Fig. 2.2 Neural crest and mesoderm fates in bird and mammalian eyes. Cross-sectional diagrams summarizing similarities and differences in contributions of neural crest (red) and mesoderm (blue) to adult chicken and mouse eyes. The major differences occur in the anterior segment.
Reproduced with permission Gage PJ et al 2005.19
In the sixth week the optic fissure closes after the edges of the OC that border the fissure become closely apposed. The pattern of gene expression at those apposed edges must be spatially and temporally appropriate to bring about fusion.9 The embryonic fissure closure begins in the middle and then extends anteriorly and posteriorly (see Fig. 2.3).
The development of the retina progresses with the RPE forming a single layer of cuboidal cells. A primitive Bruch’s membrane arises. The sensory retina thickens due to proliferation of cells in the germinative zone of the inner layer of the OC. At this stage, retinal ganglion cell axons, which form the optic nerve fibers, first enter the optic stalk to exit the primitive eye4 (Fig. 2.1E). The secondary vitreous, a cellular structure with associated extracellular matrix (ECM), forms and remodels the primary vitreous filling the remaining retrolenticular space.10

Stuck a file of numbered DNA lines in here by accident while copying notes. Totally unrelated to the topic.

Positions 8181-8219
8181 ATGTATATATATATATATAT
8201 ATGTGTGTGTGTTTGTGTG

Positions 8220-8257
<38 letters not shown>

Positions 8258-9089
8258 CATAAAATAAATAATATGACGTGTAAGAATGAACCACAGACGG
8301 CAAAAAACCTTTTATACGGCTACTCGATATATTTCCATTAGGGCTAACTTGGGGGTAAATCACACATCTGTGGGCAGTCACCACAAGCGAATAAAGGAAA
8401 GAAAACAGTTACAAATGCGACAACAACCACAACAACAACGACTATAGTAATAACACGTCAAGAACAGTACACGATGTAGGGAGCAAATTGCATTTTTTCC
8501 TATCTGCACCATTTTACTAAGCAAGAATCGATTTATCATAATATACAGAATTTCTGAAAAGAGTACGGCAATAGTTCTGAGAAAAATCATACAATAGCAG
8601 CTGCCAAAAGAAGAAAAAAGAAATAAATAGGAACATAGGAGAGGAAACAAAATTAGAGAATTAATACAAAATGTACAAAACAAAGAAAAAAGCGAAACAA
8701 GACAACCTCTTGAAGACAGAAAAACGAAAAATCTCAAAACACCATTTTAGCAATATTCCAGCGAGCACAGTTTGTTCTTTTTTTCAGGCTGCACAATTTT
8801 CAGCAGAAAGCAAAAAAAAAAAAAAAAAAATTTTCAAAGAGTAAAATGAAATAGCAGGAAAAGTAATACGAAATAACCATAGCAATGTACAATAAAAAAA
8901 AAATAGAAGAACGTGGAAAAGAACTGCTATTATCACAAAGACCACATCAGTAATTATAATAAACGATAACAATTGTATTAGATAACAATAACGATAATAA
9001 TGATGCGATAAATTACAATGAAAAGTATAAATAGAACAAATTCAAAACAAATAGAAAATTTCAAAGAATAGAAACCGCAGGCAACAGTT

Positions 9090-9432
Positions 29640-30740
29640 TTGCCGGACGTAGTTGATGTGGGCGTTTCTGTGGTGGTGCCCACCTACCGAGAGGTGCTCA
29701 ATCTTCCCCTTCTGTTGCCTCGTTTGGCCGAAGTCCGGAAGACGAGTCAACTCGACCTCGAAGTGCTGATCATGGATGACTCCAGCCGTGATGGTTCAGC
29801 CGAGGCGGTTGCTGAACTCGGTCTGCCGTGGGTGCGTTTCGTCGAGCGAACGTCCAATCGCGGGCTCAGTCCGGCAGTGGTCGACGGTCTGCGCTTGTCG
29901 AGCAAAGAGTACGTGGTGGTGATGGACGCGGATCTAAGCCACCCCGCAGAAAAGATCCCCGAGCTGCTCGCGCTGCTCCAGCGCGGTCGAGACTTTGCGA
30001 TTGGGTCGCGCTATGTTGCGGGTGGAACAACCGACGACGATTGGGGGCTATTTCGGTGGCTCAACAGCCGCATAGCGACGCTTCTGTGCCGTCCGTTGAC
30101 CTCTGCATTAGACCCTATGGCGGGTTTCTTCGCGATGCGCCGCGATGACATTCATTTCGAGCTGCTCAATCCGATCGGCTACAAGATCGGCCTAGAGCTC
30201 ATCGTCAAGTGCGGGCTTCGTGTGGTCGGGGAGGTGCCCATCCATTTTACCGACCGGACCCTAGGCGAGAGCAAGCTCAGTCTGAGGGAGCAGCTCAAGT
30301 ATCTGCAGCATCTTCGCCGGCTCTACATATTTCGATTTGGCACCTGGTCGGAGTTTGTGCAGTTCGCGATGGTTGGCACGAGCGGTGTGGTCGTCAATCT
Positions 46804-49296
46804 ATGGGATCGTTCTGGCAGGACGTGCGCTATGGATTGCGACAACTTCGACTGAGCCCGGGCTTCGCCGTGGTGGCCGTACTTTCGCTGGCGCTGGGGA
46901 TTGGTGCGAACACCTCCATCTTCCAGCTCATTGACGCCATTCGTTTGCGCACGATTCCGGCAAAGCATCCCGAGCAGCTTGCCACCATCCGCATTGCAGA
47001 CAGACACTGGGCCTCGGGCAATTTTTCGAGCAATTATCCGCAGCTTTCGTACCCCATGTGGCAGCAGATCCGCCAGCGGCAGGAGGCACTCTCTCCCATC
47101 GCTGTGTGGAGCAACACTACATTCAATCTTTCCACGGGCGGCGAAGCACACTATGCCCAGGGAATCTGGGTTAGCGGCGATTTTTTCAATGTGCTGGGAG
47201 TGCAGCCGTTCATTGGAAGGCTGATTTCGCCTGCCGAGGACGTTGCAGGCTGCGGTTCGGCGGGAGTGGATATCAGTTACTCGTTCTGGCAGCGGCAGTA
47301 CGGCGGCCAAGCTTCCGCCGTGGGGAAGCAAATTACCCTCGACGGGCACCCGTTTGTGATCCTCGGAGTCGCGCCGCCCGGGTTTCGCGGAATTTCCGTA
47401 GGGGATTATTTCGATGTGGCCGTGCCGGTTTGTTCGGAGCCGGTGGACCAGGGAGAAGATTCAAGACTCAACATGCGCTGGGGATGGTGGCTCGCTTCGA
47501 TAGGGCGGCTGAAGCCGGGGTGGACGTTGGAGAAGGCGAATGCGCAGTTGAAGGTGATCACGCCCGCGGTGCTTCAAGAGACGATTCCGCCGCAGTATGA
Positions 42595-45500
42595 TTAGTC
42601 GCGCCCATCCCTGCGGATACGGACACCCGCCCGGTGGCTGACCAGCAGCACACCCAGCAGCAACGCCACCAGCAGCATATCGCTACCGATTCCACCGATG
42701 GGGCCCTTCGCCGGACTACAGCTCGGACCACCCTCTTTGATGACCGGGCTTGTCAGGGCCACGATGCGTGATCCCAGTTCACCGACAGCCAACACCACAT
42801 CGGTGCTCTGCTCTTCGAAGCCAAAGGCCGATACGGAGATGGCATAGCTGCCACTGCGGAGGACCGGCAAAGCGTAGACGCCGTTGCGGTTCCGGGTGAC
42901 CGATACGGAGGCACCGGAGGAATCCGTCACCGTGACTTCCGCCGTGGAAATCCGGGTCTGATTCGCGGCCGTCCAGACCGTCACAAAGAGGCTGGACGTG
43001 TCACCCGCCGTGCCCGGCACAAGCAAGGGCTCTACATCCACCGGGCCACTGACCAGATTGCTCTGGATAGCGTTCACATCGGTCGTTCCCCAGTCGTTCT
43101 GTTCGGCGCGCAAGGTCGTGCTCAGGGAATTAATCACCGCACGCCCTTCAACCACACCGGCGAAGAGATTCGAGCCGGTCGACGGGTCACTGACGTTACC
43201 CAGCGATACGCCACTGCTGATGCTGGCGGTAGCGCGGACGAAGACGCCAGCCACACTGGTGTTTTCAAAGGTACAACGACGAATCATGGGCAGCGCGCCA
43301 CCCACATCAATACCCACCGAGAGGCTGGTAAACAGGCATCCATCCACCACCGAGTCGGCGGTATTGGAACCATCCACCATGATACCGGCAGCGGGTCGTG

The main events during the seventh week include the maturation of the RPE, the development of the sensory retina with the formation of outer and inner neuroblastic layers at the posterior pole. Primary lens fibers form to obliterate the cavity in the lens vesicle. The periocular mesenchyme evolves with the formation of the choroidal vasculature posteriorly and the development of the anterior segment (Fig. 2.1F).